To see Assembly Bill No. 2586 and the new post-judgment discovery statute, FC 218, please click here.
The Boblitt case was originally published in February 2014, and we now already have a correction. This is one of the fastest corrections of a previously unjust law that I have ever seen. This is your legislature at work – along with the help of concerned legal organizations throughout California. This case had to do with post-judgment modifications and post-trial disputes. Unlike almost every other area of law, attorneys practicing family law represent clients in disputes that arise after a “final” ruling has been issued. Despite their name, these final decisions are hardly ever final.
Post-judgment modification issues usually involve child custody and child support, but they can be connected to delayed asset or debt divisions, hidden asset problems and more.
What about post-judgment discovery?
Every lawyer knows that discovery ends 30 days before the trial. This is true for most areas of the law, but what happens when family law issues come up AFTER the trial is over? The Boblitt case not only discussed the long history of the post-judgment discovery problem but “solved” the issue in a way that was eventually changed with the passing of the new statute, FC 218. The pitfalls experienced by Ms. Boblitt eventually provoked a change in the law. The problem is framed in this section of the case:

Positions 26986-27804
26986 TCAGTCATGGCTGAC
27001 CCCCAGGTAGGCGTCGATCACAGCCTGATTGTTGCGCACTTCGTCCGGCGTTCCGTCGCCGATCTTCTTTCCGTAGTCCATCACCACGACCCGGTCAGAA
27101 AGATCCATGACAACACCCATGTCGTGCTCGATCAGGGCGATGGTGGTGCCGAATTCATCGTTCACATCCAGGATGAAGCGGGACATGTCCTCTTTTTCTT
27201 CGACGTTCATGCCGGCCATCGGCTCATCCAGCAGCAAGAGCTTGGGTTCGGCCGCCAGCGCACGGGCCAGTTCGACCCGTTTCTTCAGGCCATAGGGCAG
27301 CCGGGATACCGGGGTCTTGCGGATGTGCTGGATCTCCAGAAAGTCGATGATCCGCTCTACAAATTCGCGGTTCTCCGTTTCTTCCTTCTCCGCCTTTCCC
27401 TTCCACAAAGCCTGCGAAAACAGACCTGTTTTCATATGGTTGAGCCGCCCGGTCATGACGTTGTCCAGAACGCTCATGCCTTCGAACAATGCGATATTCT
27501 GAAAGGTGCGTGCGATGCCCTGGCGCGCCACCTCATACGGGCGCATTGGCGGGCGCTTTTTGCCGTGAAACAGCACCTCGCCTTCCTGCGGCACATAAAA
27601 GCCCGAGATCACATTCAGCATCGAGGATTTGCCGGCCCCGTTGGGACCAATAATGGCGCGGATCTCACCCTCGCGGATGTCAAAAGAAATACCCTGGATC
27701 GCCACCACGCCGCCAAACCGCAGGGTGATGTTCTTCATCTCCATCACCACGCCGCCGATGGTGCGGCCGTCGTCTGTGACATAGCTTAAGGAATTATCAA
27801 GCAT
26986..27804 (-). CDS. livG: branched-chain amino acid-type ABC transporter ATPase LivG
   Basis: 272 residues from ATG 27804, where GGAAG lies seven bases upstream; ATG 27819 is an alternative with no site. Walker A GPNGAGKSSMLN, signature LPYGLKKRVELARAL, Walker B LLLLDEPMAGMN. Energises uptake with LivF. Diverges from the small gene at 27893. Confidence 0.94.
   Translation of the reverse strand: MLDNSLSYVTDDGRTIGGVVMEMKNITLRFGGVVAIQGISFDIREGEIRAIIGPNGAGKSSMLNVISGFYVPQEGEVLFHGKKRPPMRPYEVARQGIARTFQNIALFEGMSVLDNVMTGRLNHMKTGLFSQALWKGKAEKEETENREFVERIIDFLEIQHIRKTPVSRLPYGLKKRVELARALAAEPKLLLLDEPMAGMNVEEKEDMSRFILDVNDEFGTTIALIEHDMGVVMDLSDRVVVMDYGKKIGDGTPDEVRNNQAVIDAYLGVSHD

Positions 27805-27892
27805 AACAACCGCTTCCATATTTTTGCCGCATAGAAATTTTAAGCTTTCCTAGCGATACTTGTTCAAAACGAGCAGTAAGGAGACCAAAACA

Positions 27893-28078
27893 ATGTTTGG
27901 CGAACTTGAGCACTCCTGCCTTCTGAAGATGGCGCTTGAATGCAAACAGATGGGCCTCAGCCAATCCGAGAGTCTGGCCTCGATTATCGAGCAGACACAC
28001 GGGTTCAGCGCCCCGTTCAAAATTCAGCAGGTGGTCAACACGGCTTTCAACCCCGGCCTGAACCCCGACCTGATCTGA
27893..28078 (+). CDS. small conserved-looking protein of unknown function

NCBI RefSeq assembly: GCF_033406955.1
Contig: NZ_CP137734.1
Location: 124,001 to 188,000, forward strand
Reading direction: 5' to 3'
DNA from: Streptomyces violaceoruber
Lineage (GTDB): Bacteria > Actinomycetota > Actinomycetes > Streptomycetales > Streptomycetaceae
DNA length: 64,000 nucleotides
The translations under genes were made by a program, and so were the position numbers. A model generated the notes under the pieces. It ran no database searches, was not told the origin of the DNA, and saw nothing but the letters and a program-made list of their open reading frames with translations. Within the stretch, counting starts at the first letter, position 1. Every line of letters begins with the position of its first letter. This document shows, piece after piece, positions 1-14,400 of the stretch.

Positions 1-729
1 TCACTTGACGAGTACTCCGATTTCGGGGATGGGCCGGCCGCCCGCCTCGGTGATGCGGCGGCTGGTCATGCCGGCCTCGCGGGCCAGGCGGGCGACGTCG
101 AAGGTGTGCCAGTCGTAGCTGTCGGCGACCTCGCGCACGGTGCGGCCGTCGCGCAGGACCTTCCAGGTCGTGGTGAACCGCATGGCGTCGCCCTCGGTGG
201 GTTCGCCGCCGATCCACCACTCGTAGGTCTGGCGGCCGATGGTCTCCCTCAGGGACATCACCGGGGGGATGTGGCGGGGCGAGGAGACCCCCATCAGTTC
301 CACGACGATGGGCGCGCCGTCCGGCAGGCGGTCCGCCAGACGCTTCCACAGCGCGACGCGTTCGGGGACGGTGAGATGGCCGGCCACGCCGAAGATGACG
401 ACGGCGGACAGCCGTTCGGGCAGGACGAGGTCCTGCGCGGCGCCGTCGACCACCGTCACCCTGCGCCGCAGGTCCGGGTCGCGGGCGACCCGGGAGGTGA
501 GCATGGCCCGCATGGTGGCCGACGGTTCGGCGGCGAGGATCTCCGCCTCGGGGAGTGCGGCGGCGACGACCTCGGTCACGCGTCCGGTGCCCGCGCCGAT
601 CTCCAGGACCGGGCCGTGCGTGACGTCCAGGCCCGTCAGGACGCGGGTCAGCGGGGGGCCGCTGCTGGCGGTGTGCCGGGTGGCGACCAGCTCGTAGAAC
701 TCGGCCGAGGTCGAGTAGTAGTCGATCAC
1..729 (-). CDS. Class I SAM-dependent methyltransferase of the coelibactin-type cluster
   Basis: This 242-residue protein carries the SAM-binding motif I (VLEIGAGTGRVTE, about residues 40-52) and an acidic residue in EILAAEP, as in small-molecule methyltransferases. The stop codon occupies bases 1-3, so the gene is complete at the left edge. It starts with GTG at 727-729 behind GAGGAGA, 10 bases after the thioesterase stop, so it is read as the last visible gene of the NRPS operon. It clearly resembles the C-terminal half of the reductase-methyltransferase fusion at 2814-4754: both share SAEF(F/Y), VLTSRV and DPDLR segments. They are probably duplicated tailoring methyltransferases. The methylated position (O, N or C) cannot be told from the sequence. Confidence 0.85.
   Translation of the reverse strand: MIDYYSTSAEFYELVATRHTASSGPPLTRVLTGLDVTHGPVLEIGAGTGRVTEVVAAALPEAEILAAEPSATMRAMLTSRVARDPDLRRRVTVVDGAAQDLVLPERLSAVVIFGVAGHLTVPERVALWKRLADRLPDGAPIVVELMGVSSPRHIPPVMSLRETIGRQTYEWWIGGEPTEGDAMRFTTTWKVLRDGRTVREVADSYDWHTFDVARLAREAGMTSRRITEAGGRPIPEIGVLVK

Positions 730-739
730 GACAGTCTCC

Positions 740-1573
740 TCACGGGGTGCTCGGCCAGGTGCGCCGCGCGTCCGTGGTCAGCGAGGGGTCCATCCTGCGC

- “Linda Boblitt (wife) contends that the trial court violated her right to due process because, less than a month before the post-judgment evidentiary hearing, the court added an issue to those that were scheduled to be heard, thereby effectively precluding her from conducting discovery on the new issue because ‘discovery is cut-off 30 days before trial by statute.’”
In the same paragraph, the 3d District rejects Ms. Boblitt’s claims by stating:
- “We reject wife’s due process claim because in a marital dissolution proceeding like this, once discovery closes before the initial date set, no provision of law operates to automatically reopen it upon or in connection with the filing for a post-judgment motion.
Outrageous! (But Legally Correct Under the Law)
The court added a financial issue sua sponte 15 days before the hearing on the post-judgment motion, over the objection of the party. The party was powerless to conduct discovery on that issue because the motion was post-trial – and therefore, after the discovery window was cut off.
This led to an impossible conundrum. The wife would have had to file a motion to re-open discovery, but she did not know about the issue until the court added it. Her attorney objected, but it was shot down. She eventually appealed, but lost. Having not been able to file a timely motion, the wife was faced with the prospect of going to trial on an issue that she could not be ready to litigate.
Groups Who Were Ready to Address the Legislature
Proposals from at least one respected state-wide family law organization had been put in place in an attempt to add statutory language overturning the Boblitt Catch-22. Luckily, lawyers weren’t asked to face this uphill battle for long. This unjust law was swiftly corrected.